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advanced third world country. that is what we are, and advanced third world country. we're leading in science and technology, but not for the people. mass of a literary power. if you look at the condition that 85% of the country, it is terrible. >> i'm looking right now at those who are walking to their seats. timothy geithner, the outgoing treasury secretary. eric holder, the attorney general. their seats on the west front of the capital, about to witness the second inauguration of president obama. jenna napolitano's, the former governor of arizona, the secretary of homeland security. eric holder, the attorney general. comet, for example, on timothy geithner are. not only timothy geithner, but jack lew, who has been nominated by president obama to be the next secretary treasurer, and how that fits into the issue you're so deeply concerned about right now with minimum wage.
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>> a lot of liberal democrats filled with extraordinary help think, well, clinton's second term he does not have to worry. obama doesn't have to worry about re-election so it can be different. it is not one to be different. unless the people wake up in this country and exert a tiny bit of effort in the millions, focusing 0 focus on congress, because that is the fault point, to get minimum wage billed through, jack lew is wall street certified. he is a typical central casting secretary, ok? he is smart, experienced, obedient to wall street, and certified by wall street. so it is one of a seamless transition. then you have the regulatory chiefs. who is one to do with climate change to be the head of the epa? it has to be someone who will support his decision to approve the xl pipeline. >> what happened lisa jackson?
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>> he totally mistreated her. he basically said to her in the election year last year, he shut her down, virtually, except for one or two pollution standards. he shut her down. he told her in the white house and the meeting, you are not going to do this. she just left. she cannot take it anymore. i don't blame her. dr. michaels who heads osha, a 58,000 americans die from workplace related diseases and trauma. just think of that. in three weeks, more than 9/11, every three weeks. he told dr. michaels, you will not issue these longstanding supported health standards for workers. he shut them down. there is no evidence he is going to do anything else. the empire continues. the drones have expanded since he was elected. look at the destruction in yemen. he is in danger in this country because in effect he is a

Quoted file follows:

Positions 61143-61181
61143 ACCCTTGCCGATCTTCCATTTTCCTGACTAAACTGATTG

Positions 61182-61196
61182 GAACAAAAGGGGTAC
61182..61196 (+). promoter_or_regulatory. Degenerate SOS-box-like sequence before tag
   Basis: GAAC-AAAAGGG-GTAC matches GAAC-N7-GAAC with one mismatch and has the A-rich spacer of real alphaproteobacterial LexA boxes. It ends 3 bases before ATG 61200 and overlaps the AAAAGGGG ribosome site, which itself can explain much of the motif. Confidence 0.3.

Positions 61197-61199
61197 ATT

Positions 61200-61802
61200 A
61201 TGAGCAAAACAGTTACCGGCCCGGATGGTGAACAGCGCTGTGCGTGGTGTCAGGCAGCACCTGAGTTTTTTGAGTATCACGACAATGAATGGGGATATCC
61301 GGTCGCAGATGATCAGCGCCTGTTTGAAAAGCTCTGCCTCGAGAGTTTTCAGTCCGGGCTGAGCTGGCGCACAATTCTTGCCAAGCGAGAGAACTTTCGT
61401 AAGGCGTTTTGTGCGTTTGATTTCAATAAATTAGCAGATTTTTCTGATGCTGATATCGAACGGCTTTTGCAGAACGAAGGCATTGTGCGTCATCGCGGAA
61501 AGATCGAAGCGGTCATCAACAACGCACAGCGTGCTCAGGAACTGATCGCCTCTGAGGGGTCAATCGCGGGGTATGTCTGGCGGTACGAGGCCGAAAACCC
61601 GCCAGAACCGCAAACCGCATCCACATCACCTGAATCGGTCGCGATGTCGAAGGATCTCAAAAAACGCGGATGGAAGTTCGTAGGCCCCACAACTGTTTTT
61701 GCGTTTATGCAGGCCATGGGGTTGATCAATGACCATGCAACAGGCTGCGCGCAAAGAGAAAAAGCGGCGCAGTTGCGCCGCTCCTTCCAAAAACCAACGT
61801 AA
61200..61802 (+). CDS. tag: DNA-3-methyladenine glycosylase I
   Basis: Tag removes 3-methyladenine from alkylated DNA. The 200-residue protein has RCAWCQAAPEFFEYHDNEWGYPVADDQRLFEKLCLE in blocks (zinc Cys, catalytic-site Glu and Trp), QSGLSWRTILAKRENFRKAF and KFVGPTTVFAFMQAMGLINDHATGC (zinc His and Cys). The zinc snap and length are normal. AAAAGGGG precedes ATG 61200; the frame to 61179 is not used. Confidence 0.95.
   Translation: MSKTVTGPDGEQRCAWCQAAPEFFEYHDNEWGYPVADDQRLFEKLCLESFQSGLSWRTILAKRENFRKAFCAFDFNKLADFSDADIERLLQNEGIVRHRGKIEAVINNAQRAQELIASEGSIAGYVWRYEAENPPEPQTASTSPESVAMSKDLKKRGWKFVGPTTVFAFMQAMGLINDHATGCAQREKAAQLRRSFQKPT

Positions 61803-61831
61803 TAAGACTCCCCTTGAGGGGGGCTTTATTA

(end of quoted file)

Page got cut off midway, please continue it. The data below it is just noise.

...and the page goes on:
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recruitment president for the spread of this kind of fighting, al qaeda-related. general kasich testified was under george w. bush that our presence in iraq is a recruit a device for more and more fighters to comment. this is what is happening with the obama military policy. he is spreading the disaster all over the world. mali is occurring because of libya. we went to libya with the europeans, drove the tribesmen with all their weapons into northern mali. and so it spreads. so it spreads. basically, we have got to wake up as citizens frederick douglass said, power concedes nothing without a demand. what are we doing around the country, watching all of these violent television programs and playing video games and be willing our powerlessness and finding excuses for ourselves